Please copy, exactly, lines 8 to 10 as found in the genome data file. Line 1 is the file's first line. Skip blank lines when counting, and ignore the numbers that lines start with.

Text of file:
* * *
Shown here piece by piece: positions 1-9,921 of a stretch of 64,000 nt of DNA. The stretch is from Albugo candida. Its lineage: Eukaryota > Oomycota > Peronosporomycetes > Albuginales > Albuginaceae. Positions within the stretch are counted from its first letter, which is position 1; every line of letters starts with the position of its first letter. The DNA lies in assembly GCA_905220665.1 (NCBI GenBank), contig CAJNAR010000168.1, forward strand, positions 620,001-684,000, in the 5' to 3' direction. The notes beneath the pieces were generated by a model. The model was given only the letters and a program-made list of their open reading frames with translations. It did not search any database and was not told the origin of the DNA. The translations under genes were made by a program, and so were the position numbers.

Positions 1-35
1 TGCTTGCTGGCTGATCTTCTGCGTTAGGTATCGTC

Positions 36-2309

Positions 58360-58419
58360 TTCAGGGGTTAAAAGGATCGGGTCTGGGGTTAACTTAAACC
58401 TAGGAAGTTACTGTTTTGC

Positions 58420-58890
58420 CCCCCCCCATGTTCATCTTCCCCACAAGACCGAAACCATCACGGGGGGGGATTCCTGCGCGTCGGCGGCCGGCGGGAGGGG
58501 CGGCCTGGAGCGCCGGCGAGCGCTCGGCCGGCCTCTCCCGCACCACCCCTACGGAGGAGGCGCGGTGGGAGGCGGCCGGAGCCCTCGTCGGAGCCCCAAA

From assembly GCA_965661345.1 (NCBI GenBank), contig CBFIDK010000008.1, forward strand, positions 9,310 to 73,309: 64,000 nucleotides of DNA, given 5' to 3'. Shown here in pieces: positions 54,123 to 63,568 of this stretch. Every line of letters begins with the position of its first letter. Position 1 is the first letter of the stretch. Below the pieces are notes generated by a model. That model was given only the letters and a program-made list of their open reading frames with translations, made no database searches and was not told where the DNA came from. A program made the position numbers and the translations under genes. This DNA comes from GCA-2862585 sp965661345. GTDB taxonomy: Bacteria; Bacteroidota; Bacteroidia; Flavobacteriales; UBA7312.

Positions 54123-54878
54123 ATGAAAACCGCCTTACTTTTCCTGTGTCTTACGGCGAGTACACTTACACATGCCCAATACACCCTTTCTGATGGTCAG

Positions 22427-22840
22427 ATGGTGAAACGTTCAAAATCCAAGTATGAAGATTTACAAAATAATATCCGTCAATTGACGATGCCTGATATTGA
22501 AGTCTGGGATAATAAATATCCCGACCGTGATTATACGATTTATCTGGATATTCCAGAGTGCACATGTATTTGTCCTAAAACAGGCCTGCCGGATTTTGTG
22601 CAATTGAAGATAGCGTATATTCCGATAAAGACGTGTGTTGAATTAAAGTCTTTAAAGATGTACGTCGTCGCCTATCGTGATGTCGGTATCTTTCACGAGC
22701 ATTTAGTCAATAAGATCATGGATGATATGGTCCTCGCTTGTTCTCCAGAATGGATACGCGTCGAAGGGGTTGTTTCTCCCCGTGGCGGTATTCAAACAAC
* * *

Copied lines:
Positions 58420-58890
58420 CCCCCCCCATGTTCATCTTCCCCACAAGACCGAAACCATCACGGGGGGGGATTCCTGCGCGTCGGCGGCCGGCGGGAGGGG
58501 CGGCCTGGAGCGCCGGCGAGCGCTCGGCCGGCCTCTCCCGCACCACCCCTACGGAGGAGGCGCGGTGGGAGGCGGCCGGAGCCCTCGTCGGAGCCCCAAA